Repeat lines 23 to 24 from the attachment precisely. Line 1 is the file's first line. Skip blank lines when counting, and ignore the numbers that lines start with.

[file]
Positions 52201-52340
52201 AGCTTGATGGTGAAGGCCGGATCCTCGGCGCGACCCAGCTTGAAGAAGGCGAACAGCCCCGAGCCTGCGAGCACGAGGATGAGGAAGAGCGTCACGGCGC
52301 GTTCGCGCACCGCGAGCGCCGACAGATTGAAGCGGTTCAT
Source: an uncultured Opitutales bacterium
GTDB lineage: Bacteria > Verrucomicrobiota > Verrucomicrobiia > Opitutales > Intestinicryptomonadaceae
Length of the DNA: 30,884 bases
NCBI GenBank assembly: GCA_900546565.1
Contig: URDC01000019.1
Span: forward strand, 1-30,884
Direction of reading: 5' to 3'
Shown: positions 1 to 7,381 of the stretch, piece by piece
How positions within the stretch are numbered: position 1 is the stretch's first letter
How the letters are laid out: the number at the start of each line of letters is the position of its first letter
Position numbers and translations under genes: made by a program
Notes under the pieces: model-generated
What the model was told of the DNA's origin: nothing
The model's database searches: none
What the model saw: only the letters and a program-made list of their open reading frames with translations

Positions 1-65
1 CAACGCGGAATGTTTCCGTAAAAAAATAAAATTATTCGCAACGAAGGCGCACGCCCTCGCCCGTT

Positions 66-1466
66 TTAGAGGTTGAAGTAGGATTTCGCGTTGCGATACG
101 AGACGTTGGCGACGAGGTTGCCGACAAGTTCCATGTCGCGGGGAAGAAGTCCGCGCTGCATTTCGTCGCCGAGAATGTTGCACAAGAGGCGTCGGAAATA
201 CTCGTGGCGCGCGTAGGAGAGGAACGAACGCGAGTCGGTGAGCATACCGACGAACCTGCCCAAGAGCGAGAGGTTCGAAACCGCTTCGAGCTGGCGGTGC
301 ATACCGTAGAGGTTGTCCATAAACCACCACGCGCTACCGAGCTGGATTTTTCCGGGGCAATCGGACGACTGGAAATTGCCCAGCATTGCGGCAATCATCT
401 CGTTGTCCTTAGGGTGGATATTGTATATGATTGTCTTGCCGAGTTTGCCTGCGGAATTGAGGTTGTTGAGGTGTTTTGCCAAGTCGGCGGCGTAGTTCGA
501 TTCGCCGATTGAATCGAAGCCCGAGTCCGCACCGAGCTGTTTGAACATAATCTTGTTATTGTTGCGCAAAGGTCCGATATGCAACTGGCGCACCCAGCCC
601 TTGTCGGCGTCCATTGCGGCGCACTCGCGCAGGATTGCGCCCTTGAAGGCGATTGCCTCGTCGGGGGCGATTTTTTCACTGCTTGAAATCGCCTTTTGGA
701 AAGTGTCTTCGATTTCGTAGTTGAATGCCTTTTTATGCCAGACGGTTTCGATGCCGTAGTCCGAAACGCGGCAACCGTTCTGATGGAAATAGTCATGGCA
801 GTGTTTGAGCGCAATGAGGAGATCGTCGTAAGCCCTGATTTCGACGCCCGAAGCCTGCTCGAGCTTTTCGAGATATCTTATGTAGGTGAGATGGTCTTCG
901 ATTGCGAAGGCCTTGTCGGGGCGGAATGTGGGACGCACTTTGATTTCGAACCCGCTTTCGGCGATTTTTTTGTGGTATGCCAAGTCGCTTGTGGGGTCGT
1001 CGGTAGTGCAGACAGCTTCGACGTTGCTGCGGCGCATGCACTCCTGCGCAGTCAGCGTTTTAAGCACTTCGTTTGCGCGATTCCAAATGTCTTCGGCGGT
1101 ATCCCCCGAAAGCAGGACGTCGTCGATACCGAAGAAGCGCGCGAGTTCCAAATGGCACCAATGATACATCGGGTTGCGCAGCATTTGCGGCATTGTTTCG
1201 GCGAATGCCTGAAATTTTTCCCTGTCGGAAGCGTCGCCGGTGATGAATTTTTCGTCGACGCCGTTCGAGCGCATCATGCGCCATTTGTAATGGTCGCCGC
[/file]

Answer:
101 AGACGTTGGCGACGAGGTTGCCGACAAGTTCCATGTCGCGGGGAAGAAGTCCGCGCTGCATTTCGTCGCCGAGAATGTTGCACAAGAGGCGTCGGAAATA
201 CTCGTGGCGCGCGTAGGAGAGGAACGAACGCGAGTCGGTGAGCATACCGACGAACCTGCCCAAGAGCGAGAGGTTCGAAACCGCTTCGAGCTGGCGGTGC